Both the Green and Labor candidates for the state seat of Tweed have spoken out about the potential danger to flying foxes near the government’s proposed new Tweed Hospital site after the issue was raised in Echonetdaily on Friday.
Dr Richard Gates, president of the Evans Head Memorial Aerodrome Committee, last week highlighted the serious aviation hazard posed by the bat colony adjacent to the proposed Tweed Valley Hospital at Cudgen.
Greens candidate, Bill Fenelon said the Kingscliff flying-fox camp was ‘dangerously close’ (less than a kilometre) to the proposed hospital’s helipad, ‘creating an unacceptable aviation and public safety hazard’.
‘The fact that the state government has not factored this serious risk into their assessment process is reprehensible,’ he said.
Labor candidate Craig Elliot said that ‘ignoring important information such as risks associated with flight corridors shows that [sitting National Party member] Geoff Provest is not listening and is not working in the community’s best interest’.
Oversight or incompetence?
Mr Fenelon said ‘the real possibility of a flying fox colliding with a helicopter is well known, and not only poses a danger to the aircraft but also the crew, the patients and the broader community’.
‘The Tweed Heads Hospital and the Gold Coast Airport are around 10km away from the Kingscliff flying-fox camp, and they have both been assessed for associated strike risks. So why not the proposed Cudgen Hospital? Is this a sloppy oversight or reckless incompetence?
‘Why take such a major risk by building a hospital within a flying-fox buffer zone? The answer is not to relocate the flying foxes but to relocate the hospital. The Tweed Flying Fox Camp Management Plan asserts that relocating flying foxes to another site is highly problematic.’
‘The risks, complexities and expenses, on top of other serious and well-documented environmental concerns around the Cudgen Hospital site, are a clear indication that this proposal is gravely flawed, deeply unpopular and should be abandoned.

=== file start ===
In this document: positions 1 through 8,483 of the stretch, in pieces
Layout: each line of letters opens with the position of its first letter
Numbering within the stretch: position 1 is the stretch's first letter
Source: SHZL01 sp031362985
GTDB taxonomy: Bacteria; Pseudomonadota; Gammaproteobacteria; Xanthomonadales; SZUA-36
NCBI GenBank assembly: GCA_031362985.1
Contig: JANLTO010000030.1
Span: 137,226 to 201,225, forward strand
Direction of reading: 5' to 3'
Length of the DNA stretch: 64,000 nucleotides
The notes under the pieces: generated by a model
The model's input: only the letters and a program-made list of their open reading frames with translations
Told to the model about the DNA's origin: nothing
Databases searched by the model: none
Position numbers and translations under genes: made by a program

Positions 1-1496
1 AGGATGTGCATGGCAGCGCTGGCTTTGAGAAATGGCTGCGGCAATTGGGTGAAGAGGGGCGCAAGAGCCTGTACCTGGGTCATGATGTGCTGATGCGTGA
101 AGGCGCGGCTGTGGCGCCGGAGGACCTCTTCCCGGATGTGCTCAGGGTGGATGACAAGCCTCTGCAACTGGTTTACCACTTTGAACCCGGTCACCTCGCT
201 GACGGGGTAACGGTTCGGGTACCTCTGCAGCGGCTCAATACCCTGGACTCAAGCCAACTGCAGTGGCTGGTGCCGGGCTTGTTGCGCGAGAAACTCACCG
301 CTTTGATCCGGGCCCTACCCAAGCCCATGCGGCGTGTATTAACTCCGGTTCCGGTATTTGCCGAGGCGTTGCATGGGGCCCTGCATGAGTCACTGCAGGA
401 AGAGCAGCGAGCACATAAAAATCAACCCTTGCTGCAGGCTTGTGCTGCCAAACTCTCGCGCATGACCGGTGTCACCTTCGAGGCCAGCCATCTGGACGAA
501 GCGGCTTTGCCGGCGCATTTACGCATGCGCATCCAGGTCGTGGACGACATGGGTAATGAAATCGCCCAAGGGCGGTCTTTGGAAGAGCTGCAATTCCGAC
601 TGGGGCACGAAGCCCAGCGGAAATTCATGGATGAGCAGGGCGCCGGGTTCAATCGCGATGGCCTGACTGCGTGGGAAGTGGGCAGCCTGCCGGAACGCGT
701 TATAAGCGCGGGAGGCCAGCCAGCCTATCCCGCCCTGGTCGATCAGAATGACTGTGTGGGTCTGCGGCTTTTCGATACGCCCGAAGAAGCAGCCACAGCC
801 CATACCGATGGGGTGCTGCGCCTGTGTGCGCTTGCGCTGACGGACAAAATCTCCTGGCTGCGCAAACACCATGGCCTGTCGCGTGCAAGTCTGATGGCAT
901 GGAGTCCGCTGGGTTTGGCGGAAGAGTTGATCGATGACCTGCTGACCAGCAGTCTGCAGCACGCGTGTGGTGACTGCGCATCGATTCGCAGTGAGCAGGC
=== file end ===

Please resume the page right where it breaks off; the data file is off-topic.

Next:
‘Flying-foxes are Australia’s only long-distance pollinators, making them essential to the persistence of natural areas. Long-distance pollination and seed dispersal by flying-foxes are critical to our sustainable orchard species and hardwood production. These keystone species should not be put at risk of harm or death from a collision with helicopters,’ he said.
Crisis to crisis
Mr Elliot, meanwhile, said the ‘entire hospital proposal lurches from crisis to crisis and with no true community consultation undertaken it’s now a fact that residents of the Tweed have no faith in Geoff Provest and the National Party’.
‘With voting for the state election commencing with pre-polling in around eight weeks, it’s clear that only a Labor state government can protect the farmland at Cudgen, save Kingscliff from Gold Coast style over-development, and importantly deliver the best health and hospital outcomes for all Tweed residents on time and on budget,’ he said.
But Mr Fenelon said he supported the new Tweed hospital being built on the current site, not the Kings Forest location Labor endorses.
‘I fully support the Tweed Greens Mayor Katie Milne and the NSW Greens MLC Dawn Walker, who want the hospital to remain north of the river, with the current Tweed Hospital site as the preferred option, which has a significantly lower risk of a serious flying-fox aviation incident.
‘It beggars belief that the current Tweed Heads Hospital site has been dismissed as a viable option, despite the North Coast Regional Plan’s intent that it would be retained and expanded if required,’ Mr Fenelon said.